On “Wilderness” Designations, Colorado Groups Say: “Enough Is Enough”
Your idea of “wilderness” is likely far different than the government’s definition:
“A wilderness, in contrast with those areas where man and his own works dominate the landscape, is hereby recognized as an area where the earth and its community of life are untrammeled by man, where man himself is a visitor who does not remain.”
That is the definition of “Wilderness” as stated in the Wilderness Act of 1964, signed 50 years ago by President Lyndon B. Johnson. It means no chain saws, cars, trucks, bulldozers, off-road vehicles (OHVs), helicopters or even mountain bikes.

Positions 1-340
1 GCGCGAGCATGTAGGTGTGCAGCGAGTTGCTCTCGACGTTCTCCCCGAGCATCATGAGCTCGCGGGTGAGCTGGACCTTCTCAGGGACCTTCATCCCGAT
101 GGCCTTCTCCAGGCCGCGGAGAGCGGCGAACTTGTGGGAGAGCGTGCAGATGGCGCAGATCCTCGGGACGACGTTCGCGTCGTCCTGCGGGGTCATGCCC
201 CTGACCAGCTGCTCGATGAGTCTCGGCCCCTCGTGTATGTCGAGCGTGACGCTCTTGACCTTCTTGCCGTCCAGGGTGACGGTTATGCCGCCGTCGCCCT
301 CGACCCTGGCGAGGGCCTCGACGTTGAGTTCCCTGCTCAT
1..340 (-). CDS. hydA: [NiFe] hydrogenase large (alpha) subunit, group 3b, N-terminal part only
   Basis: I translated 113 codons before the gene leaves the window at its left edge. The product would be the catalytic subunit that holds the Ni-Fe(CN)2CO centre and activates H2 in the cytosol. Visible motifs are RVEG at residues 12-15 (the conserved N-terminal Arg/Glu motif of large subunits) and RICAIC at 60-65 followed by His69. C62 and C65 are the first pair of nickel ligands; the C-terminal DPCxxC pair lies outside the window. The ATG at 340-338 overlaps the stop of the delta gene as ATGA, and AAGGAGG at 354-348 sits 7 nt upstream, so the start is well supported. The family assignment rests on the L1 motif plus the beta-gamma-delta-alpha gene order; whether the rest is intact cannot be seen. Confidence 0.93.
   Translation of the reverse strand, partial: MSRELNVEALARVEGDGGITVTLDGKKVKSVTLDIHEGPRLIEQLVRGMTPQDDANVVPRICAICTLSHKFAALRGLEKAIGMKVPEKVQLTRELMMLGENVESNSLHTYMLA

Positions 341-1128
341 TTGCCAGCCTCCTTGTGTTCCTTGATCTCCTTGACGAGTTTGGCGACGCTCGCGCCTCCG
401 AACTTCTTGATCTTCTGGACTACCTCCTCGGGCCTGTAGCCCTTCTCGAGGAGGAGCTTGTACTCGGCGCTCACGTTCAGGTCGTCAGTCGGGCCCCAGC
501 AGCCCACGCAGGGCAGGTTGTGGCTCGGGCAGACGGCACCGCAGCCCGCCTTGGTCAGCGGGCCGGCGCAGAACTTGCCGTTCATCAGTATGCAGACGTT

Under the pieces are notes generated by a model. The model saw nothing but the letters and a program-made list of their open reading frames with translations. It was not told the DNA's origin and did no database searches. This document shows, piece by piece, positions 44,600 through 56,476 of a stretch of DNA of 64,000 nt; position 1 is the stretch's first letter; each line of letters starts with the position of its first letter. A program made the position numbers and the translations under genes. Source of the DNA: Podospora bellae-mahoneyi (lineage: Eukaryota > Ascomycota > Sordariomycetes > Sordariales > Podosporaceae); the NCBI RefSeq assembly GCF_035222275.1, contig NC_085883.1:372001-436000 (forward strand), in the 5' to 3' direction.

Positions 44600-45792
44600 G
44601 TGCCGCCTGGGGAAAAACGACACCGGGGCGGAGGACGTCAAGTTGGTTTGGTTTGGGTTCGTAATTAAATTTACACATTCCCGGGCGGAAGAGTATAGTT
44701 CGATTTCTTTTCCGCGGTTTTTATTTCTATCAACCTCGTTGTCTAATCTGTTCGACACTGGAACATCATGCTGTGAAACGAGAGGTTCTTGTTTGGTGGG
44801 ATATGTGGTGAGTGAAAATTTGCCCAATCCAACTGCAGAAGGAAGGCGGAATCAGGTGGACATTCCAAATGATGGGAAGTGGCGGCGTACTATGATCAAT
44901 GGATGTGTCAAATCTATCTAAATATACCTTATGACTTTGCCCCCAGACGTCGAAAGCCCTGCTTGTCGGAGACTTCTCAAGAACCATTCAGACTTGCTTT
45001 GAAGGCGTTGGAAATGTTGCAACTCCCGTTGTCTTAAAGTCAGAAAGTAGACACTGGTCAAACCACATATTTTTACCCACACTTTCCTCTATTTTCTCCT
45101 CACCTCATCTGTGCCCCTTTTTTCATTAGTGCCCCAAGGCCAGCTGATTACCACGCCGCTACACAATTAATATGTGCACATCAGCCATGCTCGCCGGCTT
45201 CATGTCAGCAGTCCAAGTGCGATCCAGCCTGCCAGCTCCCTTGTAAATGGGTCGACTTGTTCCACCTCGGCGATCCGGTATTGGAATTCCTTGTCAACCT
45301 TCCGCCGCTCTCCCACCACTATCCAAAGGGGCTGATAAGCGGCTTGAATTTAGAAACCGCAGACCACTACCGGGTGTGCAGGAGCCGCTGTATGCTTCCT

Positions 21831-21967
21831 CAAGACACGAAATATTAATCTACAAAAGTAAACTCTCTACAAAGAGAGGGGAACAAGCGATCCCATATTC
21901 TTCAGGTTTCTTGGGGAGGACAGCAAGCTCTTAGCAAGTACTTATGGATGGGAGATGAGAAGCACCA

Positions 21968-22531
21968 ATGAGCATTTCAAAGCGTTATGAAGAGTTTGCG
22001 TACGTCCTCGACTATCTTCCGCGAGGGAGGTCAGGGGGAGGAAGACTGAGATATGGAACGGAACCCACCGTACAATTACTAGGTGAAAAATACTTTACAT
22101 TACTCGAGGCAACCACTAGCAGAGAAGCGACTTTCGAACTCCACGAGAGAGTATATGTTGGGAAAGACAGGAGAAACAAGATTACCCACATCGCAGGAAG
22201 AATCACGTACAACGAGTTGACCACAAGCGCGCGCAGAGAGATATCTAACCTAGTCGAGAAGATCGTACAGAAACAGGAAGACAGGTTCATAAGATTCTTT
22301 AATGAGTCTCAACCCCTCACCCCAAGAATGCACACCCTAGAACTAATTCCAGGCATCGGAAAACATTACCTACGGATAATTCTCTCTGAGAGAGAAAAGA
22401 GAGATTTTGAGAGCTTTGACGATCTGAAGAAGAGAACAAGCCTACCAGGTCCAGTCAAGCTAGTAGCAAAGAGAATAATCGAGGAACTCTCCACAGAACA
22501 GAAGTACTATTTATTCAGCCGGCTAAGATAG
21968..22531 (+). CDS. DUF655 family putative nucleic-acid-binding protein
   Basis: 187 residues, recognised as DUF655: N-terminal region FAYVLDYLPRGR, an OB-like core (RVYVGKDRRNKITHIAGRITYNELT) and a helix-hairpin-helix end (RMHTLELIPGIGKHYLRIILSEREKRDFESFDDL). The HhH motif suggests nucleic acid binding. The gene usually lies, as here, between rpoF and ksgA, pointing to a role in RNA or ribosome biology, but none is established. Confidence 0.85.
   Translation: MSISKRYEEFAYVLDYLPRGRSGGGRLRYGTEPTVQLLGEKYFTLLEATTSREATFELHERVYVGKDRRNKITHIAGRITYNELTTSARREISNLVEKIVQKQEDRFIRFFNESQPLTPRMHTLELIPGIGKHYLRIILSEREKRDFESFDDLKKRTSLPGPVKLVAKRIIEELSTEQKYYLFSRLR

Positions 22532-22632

The following, well-researched article connects the dots on data related to “Wilderness,” presenting a fact-based reality check on its impact on local economies and public access. It is a collaborative effort of the Trails Preservation Alliance (TPA), the Colorado Snowmobile Association and the Colorado Off-Highway Vehicle Coalition (COHVCO), led by Scott Jones, who is also the Colorado State Partner with the National Off-Highway Vehicle Conservation Council (NOHVCC). The title says it all:
Enough Is Enough